“I think it's fantastic,” says Ted Sarenski, a certified public accountant and financial planner at Blue Ocean Strategic Capital. “People should be watching that score and asking how they could improve it.”
The move is an initiative by Fair Isaac Corp., the company that developed the FICO score, to enable more people to see their score for free and get its brand in front of consumers. It comes after websites, such as Credit.com, CreditSesame.com and CreditKarma.com, have offered free credit scores for years. Those scores are derived differently from FICO's, but offer a similar three-digit score.
The FICO score ranges from 300 to 850. The higher the score the better. People with higher scores are offered lower interest rates from lenders and credit card companies. Most lenders pay Fair Isaac to see the scores of potential borrowers when determining if they will approve an application. What has changed is that Fair Issac has agreed to let some lenders share the scores with customers. It's not charging the lenders more to do so.
Discover Financial Services, the nation's sixth-largest credit card issuer, is the biggest lender to sign up. Cardholders of its “Discover It” branded credit cards will see their FICO scores on their monthly statements now. Discover will offer scores to all of its credit cards in the next few months. The score will be featured prominently at the top of statements and will be available on paper and online.
Barclaycard and First Bankcard customers will have to log on to the credit card's websites to view their credit scores. Barclaycard, the credit card unit of Barclays PLC, says that 80 percent of its 8 million cardholders will have access to their FICO scores by December. Some already do.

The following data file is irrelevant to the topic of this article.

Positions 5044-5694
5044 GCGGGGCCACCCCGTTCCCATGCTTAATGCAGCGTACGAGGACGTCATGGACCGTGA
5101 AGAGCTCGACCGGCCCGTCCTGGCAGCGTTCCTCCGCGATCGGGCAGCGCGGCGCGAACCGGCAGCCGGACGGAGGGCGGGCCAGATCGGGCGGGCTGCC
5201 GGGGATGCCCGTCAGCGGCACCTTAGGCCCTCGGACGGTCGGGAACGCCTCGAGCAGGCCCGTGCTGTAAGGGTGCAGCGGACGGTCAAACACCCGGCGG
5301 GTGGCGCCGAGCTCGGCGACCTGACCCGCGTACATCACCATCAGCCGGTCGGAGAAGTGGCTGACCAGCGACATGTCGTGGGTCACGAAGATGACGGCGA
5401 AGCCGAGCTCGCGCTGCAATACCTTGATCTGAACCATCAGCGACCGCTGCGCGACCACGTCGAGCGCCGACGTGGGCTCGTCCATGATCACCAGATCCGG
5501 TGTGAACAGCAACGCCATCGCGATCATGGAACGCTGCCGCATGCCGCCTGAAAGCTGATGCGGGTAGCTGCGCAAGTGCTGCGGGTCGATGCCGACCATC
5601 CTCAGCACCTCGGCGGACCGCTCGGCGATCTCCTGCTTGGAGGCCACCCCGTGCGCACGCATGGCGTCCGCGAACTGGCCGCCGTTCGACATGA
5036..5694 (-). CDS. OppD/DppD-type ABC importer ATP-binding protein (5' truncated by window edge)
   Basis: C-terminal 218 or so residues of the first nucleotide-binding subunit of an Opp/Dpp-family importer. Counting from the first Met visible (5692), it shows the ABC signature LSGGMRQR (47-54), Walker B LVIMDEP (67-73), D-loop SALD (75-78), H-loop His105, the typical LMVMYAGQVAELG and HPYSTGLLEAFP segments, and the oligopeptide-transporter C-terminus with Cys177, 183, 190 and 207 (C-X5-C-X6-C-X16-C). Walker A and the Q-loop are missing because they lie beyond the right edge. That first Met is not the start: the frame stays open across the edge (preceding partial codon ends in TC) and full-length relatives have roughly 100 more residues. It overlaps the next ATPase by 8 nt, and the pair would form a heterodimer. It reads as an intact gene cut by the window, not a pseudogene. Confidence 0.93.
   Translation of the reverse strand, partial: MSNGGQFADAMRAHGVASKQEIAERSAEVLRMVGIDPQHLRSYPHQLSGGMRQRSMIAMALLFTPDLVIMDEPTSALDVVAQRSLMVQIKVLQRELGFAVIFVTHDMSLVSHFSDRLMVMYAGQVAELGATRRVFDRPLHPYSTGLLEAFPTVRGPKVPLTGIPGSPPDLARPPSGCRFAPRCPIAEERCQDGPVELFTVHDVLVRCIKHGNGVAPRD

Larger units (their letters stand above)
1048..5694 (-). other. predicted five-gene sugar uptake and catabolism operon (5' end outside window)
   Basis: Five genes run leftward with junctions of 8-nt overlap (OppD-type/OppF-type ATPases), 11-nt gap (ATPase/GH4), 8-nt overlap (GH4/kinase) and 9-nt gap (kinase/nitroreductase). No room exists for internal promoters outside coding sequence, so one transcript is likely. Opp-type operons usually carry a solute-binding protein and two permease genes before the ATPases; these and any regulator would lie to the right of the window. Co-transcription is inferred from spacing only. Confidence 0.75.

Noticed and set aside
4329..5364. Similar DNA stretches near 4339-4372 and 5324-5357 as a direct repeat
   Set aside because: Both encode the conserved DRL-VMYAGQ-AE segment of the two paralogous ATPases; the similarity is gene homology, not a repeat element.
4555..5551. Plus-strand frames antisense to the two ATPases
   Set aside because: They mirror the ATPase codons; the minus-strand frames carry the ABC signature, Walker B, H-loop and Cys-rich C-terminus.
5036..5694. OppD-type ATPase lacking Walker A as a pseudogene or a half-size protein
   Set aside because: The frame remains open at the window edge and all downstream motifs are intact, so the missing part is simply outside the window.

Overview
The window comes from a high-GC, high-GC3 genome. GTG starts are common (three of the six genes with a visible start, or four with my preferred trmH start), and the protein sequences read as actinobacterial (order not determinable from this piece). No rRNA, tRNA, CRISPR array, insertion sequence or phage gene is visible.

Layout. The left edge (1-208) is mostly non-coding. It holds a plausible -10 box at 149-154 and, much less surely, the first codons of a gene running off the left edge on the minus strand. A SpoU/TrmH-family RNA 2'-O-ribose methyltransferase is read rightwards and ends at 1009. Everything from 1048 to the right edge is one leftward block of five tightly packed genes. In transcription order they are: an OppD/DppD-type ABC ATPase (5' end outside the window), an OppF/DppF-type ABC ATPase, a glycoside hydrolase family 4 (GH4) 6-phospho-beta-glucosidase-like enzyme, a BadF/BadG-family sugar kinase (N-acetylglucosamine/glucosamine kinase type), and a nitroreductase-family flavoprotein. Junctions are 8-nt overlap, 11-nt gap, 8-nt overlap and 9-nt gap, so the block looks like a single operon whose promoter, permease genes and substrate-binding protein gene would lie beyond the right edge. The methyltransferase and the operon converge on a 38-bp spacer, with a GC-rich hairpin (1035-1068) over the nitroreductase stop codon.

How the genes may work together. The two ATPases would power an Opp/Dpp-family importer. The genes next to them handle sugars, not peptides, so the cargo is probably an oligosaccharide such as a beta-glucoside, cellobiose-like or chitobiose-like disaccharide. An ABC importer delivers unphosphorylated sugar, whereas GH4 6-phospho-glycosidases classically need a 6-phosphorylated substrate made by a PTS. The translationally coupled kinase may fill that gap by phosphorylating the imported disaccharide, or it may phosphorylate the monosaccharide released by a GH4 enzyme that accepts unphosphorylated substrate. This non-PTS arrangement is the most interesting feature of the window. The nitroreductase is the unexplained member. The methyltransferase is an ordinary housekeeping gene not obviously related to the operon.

The rest will get it earlier next year. The company also provides credit cards for retailers such as Barnes & Noble, and airlines such as US Airways and Frontier. So far 80,000 First Bankcard customers have access to their FICO scores. It will roll out to all its 2.5 million cardholders over the next few months.
With a number of free credit scores available, it can get confusing for customers. “They're all going to be different,” says John Ulzheimer, a contributor at CreditSesame.com. But he says consumers shouldn't get worked up about the scores. Ulzheimer recommends focusing on your credit report, which list the companies that have extended you credit, the types and amounts of the loans you have outstanding and your payment history.
Credit reports are available for free, from each of the three national credit reporting agencies – Equifax, Experian and TransUnion – every 12 months from AnnualCreditReport.com. They should be checked every year for mistakes or possible identity fraud.
Those reports don't include a credit score. But credit scores are derived from the reports. So making sure that your credit report is solid means you'll likely have a good credit score, says Ulzheimer.